When your dream of a successful music career becomes your life goal, aka you become willing to do anything to make it, you're plunging intro a dark, dark ocean filled with sharks and leaches which's sole purpose is to suck every dollar they can out of you. Platforms like Sonicbids abound, and portray one of the many hideous money-making gimmicks the music business has come to. Festivals will now choose to advertise their application periods through these websites, and so you've got this one website you apply to (Sonicbids), and have access to all the festival applications of the world, pretty much. Or you settle for following all the festivals' Twitter accounts, or mailing lists, if the fest has one. But the fact remains that every festival has an application fee, and you're most likely to never see that money again. And then if you do play the festival, there's a very high chance you're not getting paid, and that you're even losing money in the end. Calculate how much you spent to get a spot on that festival bill, how much money you're spending on gear, paying your bandmates, and on gas getting there (or a plane ticket), vs how much you're getting back. If you've sold merch, you're lucky. If you get any form of revenue, you're even luckier. If not, well, you're likely to be more in debt than anything else, and that's the case of most gigs out there.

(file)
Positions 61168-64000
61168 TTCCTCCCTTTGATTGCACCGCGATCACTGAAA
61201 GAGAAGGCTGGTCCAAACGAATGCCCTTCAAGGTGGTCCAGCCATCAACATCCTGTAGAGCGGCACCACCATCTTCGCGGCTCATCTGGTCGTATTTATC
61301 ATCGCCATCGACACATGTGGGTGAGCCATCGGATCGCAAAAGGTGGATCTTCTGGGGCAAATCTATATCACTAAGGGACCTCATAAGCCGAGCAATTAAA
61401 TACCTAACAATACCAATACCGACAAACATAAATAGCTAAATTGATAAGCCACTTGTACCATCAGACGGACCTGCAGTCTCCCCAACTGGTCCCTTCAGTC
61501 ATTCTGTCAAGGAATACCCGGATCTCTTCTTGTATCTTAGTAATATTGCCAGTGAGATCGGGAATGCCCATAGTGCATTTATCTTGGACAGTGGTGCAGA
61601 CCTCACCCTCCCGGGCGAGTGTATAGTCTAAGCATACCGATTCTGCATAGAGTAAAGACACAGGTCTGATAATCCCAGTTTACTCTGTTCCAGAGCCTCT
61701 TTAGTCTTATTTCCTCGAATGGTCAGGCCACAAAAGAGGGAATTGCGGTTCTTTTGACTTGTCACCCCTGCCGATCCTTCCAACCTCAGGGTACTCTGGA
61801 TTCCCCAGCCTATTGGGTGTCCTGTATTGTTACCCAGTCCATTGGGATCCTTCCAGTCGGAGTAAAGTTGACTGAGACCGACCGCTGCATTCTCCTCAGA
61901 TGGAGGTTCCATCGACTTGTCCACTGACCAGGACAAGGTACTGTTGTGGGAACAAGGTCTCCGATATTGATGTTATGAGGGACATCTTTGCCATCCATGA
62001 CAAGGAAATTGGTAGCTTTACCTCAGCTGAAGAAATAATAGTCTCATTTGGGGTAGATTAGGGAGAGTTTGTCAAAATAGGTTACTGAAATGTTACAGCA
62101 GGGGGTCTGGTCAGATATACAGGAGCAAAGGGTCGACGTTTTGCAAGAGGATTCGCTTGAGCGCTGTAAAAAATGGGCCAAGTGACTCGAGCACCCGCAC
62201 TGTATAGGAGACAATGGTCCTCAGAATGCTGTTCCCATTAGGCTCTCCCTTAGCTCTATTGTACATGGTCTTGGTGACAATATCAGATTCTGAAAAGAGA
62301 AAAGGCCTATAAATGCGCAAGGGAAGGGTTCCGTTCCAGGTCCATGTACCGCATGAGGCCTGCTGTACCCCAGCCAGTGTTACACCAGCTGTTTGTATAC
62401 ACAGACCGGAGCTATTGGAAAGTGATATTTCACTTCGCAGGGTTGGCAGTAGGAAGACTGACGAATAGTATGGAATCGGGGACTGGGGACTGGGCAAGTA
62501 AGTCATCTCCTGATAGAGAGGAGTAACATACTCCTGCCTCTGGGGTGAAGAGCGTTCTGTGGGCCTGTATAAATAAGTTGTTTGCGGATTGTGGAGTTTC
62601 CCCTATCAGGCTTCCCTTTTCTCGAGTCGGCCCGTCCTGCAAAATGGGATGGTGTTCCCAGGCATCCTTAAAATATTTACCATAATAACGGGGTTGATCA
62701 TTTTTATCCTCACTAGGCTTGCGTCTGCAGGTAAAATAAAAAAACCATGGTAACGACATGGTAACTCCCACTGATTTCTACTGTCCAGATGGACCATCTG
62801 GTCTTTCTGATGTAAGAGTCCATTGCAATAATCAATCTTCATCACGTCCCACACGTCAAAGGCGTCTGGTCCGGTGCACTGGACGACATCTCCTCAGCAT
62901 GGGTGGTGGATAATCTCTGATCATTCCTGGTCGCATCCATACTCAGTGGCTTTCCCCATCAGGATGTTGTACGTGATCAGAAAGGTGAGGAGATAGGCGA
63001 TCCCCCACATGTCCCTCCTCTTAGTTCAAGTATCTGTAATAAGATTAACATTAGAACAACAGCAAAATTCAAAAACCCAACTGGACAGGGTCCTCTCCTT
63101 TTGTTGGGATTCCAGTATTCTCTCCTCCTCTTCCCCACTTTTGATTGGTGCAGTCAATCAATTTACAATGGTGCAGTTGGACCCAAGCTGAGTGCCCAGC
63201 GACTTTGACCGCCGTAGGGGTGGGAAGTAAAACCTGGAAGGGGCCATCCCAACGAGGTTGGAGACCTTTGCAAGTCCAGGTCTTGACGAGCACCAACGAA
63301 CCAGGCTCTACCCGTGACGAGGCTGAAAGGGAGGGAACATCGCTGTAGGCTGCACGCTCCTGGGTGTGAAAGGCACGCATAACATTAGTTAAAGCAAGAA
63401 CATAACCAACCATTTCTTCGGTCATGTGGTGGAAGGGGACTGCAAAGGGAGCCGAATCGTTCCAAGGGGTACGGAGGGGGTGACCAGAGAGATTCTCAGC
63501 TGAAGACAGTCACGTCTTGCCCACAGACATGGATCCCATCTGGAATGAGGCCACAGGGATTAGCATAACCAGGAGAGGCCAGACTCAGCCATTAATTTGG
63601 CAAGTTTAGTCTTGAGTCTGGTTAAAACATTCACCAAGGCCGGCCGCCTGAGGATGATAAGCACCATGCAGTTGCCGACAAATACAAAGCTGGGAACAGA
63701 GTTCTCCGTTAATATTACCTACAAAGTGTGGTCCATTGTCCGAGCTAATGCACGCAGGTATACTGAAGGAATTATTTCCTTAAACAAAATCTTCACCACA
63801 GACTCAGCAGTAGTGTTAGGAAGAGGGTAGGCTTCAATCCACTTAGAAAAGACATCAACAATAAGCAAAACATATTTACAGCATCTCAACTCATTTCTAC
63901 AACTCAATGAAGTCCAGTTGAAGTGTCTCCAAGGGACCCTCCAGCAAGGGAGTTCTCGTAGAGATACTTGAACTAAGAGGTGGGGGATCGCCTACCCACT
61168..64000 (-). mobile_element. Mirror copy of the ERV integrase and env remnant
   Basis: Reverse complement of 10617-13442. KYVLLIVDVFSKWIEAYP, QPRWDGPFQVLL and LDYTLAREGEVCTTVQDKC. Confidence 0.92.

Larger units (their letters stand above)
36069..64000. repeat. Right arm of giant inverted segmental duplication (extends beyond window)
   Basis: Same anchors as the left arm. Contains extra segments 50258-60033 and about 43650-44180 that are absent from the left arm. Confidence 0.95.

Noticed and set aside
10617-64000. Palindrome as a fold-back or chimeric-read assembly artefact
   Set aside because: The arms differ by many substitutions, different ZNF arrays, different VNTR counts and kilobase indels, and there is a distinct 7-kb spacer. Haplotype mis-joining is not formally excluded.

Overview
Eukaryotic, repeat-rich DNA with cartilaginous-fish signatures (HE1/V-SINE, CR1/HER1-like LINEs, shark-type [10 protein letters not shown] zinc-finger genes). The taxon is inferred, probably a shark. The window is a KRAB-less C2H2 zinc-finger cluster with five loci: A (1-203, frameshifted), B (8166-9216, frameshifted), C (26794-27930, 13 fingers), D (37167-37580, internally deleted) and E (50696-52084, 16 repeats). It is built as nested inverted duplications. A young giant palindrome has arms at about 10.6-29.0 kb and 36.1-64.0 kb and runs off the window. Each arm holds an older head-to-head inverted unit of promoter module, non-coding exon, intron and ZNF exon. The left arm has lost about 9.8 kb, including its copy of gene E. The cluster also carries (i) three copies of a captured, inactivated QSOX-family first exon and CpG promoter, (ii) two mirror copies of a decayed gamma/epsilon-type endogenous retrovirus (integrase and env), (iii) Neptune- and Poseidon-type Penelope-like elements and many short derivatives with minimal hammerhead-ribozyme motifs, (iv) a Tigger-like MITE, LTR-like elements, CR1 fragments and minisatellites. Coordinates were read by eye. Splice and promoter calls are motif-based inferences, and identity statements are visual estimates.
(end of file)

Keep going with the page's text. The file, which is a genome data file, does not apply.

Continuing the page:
And then there's platforms of music distribution, like CDBaby, which are coming to the stage of re-evaluation in their timeline. CDBaby basically asks you for a minimum subscription fee, giving you in exchange the distribution of your music on a variety of streaming websites. These websites take your music, and add it to their catalog. You'll do this in the hope that somebody out there, or as many people as possible, will find you out there, and buy your music, and share it, and come to your shows.